From director Toby Haynes and screenwriter James Graham, the biographical drama Brexit (airing on HBO and available on HBO NOW, HBO GO and HBO On-Demand) connects all of the dots to illustrate how Dominic Cummings (Benedict Cumberbatch), the lead strategist of the Vote Leave campaign, launched a micro-targeted social media campaign that played on emotion rather than facts to convince British voters to leave the European Union. The result and the consequences of this referendum campaign are still playing out in Britain today, and will have an effect long into the future.
During this 1-on-1 phone interview with Collider, director Toby Haynes talked about telling a story that’s still playing out in real time, presenting both sides of the argument without judging one over the other, what he enjoys about working with the film’s star Benedict Cumberbatch, who he worked with previously on Sherlock, what makes Dominic Cummings an interesting character to center a story around, the subtle A Clockwork Orange references, and Cumberbatch’s transformation for the role. He also talked about his next project, an American remake of Utopia, written by Gillian Flynn and about a group of young adults who get a cult underground graphic novel that leaves them with the dangerous task of saving the world.
Collider: I watched this movie before the holiday, and I don’t think I’ve ever had an experience where I felt like I watched a movie, and then got to watch the sequel playing out in real time. It’s been quite an interesting experience.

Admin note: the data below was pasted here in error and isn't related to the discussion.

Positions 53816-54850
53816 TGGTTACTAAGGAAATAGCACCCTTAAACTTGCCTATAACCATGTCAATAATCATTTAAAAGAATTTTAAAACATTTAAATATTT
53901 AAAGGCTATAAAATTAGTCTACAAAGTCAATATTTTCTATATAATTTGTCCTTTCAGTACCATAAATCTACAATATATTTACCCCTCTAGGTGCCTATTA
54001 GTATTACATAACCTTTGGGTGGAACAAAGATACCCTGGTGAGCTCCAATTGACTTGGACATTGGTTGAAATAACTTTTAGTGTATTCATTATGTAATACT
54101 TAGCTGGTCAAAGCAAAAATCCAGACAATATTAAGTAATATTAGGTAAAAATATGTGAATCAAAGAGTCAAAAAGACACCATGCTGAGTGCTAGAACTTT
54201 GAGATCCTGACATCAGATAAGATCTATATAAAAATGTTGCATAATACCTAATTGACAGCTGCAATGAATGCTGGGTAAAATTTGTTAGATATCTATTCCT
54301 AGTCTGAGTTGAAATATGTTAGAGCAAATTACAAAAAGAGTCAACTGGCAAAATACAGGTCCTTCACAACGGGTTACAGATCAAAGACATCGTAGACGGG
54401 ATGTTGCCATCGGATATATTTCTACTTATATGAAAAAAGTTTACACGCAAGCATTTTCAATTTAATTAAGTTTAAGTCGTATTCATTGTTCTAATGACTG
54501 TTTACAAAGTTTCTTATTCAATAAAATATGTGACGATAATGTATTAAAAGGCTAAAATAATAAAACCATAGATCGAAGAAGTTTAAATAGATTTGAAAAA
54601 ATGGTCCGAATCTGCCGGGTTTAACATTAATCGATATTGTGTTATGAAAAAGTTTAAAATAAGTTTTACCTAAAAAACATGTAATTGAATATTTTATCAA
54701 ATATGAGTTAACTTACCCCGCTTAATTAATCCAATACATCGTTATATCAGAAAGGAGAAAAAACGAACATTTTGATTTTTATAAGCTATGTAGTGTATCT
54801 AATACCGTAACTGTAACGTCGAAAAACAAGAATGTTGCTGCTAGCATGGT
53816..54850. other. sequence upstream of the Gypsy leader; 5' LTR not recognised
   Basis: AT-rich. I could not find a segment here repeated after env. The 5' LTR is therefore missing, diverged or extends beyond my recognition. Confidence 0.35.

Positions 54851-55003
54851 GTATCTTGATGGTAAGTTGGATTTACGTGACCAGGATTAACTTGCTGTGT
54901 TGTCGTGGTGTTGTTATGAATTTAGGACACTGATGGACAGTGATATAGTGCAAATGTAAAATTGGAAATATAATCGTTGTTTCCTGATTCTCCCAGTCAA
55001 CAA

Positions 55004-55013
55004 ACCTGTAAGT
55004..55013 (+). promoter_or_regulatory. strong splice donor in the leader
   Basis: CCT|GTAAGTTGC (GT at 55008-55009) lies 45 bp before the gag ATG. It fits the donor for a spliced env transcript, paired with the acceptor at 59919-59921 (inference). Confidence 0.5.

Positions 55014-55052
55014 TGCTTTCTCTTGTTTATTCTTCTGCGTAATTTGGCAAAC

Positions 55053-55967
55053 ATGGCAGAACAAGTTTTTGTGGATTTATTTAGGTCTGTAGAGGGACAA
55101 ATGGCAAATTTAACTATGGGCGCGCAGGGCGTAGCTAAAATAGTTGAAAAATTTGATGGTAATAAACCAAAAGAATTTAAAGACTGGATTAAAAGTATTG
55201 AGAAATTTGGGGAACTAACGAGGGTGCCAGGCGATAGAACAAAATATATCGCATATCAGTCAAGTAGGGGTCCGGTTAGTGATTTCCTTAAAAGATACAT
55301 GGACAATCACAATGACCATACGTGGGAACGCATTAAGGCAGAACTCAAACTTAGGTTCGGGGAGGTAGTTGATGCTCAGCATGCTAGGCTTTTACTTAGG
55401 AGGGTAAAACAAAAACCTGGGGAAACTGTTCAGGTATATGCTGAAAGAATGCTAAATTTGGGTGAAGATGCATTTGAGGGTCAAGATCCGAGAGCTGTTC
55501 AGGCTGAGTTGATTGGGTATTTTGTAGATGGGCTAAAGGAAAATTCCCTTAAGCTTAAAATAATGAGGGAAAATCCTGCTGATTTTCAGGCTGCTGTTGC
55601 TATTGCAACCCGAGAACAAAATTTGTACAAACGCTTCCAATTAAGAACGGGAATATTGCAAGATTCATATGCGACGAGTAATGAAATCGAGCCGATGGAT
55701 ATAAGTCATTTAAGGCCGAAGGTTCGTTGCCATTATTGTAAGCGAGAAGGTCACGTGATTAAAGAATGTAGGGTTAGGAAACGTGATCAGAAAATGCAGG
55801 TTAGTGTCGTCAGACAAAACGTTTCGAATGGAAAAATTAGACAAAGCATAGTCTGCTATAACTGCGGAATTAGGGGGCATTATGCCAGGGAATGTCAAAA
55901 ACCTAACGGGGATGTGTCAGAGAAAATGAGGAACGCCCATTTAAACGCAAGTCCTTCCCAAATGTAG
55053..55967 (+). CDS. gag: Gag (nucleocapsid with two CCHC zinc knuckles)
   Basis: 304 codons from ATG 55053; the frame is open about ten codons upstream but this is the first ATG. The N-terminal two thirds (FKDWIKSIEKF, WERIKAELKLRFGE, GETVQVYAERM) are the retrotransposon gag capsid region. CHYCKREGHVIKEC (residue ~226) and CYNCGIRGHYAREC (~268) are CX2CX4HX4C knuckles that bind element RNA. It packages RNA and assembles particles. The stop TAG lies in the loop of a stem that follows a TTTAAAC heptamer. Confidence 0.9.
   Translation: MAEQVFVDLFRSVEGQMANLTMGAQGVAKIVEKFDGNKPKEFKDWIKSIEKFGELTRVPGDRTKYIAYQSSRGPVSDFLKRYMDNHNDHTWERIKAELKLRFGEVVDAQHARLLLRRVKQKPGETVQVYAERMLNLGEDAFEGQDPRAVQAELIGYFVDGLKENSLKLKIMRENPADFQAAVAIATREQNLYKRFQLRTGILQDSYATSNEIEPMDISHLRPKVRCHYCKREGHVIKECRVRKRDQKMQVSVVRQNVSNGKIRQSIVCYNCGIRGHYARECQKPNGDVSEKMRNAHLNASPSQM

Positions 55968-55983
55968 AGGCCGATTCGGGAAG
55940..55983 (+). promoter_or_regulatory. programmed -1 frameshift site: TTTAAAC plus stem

TOBY HAYNES: Yeah, well, tell me about it. I’ve never had the experience where, when I was going to work to make a film, it was on absolutely every form of media. It was very weird to be working on something that’s so much a part of the national conversation.
When you made this movie, could you ever have imagined that it would be premiering in the U.S. while so much drama is going on currently?
HAYNES: I know. We wanted it to go out as soon as possible because maybe it would influence things. Who knows what it would do? I kept thinking, “Well, the thing about this saga is that it’s not going to stop being relevant. Even if a general election or another referendum happened, it just makes our film even more relevant.” That was the smart thing that James did, in the first place, by picking this moment in time to cover this film. I don’t know how this project came about, but I assume he sat down with producers and they said, “Okay, James, what’s your take on Brexit?” To cover this particular moment makes it one thing because we’re talking about the past, but it’s also incredibly relevant to the present for Great Britain because it isn’t going to go away overnight.